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What is Reiki?

Reiki is a Japanese healing method belonging to the energetic approach. In this article, you will discover what this therapy is, its principles, its history, its benefits, its practice as well as the contraindications.?

In Japanese, Rei means universal and includes matter, soul and spirit. Ki (or Qi) refers to the vital energy that circulates within us, as understood in oriental medicines such as Traditional Chinese Medicine and Ayurveda. Reiki is therefore the putting or reconnection of “universal energy” and our own “vital force” with the aim of awakening a dynamic healing process.

The main principles Reiki belongs to the so-called energetic approaches, in which the practitioner intervenes on the person's vibrational field. This skill is usually associated with meditation techniques or disciplines of spiritual practice as have existed, in one form or another, in the majority of cultures throughout history. But Reiki differs from these traditional practices since it is stripped of any religious attachment and does not require a particular spiritual path.

The concepts underlying energy therapies such as Reiki have theoretical commonalities with various models proposed in modern physics1. Of course, none of these models have been experimentally linked to medicine or clinical outcomes.

The models proposed in bioelectromagnetism, in quantum physics or according to superstring theory, for example, are consistent with Eastern writings. These suggest that an extremely subtle vibration could constitute the substrate of matter as we know it. It could therefore have a role to play in health and disease.

In a Reiki session, the practitioner channels universal energy and, using esoteric symbols and sacred sounds, transmits it by placing their hands on different parts of the patient's body. Hands do not have to come into direct contact with the patient's body. Energy transmission could even be done remotely. Universal energy would also have its own “intelligence”, which would allow it to go exactly where the patient needs it, and not to cause any undesirable side effects. The practitioner's personal energy is meant to never interfere in the process.

The benefits of Reiki In recent years, at least 4 systematic reviews have been published on the therapeutic effects of Reiki 2-5. However, the methodological quality of the research carried out to date is deficient. Scientific evidence is therefore currently insufficient to assert that Reiki is an effective therapeutic approach in clinical practice.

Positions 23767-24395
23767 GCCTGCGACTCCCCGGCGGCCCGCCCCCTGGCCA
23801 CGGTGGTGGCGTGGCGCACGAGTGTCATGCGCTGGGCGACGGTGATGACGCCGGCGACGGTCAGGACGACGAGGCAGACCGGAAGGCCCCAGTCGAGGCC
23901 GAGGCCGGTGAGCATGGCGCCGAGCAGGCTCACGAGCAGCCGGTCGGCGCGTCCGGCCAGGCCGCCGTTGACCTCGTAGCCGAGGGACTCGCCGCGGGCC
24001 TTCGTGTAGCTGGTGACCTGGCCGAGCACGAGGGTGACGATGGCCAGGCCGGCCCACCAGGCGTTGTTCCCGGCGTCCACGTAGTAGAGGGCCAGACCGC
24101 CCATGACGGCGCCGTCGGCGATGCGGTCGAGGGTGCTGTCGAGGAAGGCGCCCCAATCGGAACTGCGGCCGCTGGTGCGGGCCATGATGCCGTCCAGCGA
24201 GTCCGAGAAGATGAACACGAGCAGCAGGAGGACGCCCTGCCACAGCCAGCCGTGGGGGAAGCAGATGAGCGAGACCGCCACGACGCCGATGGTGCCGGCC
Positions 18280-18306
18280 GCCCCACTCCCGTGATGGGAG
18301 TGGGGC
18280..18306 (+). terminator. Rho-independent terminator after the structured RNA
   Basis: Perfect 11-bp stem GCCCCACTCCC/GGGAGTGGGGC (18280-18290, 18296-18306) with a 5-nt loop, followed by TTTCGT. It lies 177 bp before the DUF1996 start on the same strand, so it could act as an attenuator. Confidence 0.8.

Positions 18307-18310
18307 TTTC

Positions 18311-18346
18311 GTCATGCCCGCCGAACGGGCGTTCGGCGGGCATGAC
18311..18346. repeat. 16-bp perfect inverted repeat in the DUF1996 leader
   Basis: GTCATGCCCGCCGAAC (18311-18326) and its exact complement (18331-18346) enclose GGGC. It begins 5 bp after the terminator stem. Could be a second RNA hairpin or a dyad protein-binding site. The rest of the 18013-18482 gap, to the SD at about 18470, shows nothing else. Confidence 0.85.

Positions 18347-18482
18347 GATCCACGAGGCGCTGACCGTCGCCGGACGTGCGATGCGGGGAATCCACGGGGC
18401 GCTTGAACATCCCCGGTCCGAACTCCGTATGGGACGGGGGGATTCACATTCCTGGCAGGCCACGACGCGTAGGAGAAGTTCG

• Reduce stress and depressive symptoms. Reiki is used by some practitioners to reduce anxiety during surgeries or in health or retirement homes, for example. It has also been reported to help reduce stress and periods of depression in older adults1.

  • Improving the quality of life of people with cancer. Several studies have shown the beneficial effect of Reiki on fatigue, pain, anxiety and quality of life in individuals suffering from cancer 12 13

  • Reduce memory and behavior problems. A study carried out on patients suffering from either Alzheimer's disease or mild cognitive impairment showed an improvement in mental function as well as a reduction in memory and behavioral problems among participants in the Reiki group. But these results must be considered preliminary due to the absence of a placebo group (reiki mimicked, for example) and the small number of participants.11.

  • Reduce pain: several studies have shown the beneficial effects of Reiki on pain. A randomized study of individuals undergoing wisdom teeth extraction showed that Reiki sessions after the procedures significantly reduced the pain felt7. In another study carried out on women presenting for a hysterectomy, Reiki was able to reduce the consumption of analgesics and improve the pain of the participants9.

  • Contribute to rehabilitation following a stroke. A clinical trial evaluated the effectiveness of Reiki as an addition to the rehabilitation protocol in hospitalized stroke patients6. The results indicated that Reiki would have a limited and selective effect on mood and energy levels. On the other hand, it would not have a significant effect on functional independence in daily activities such as eating, dressing, moving, etc., nor on depression.

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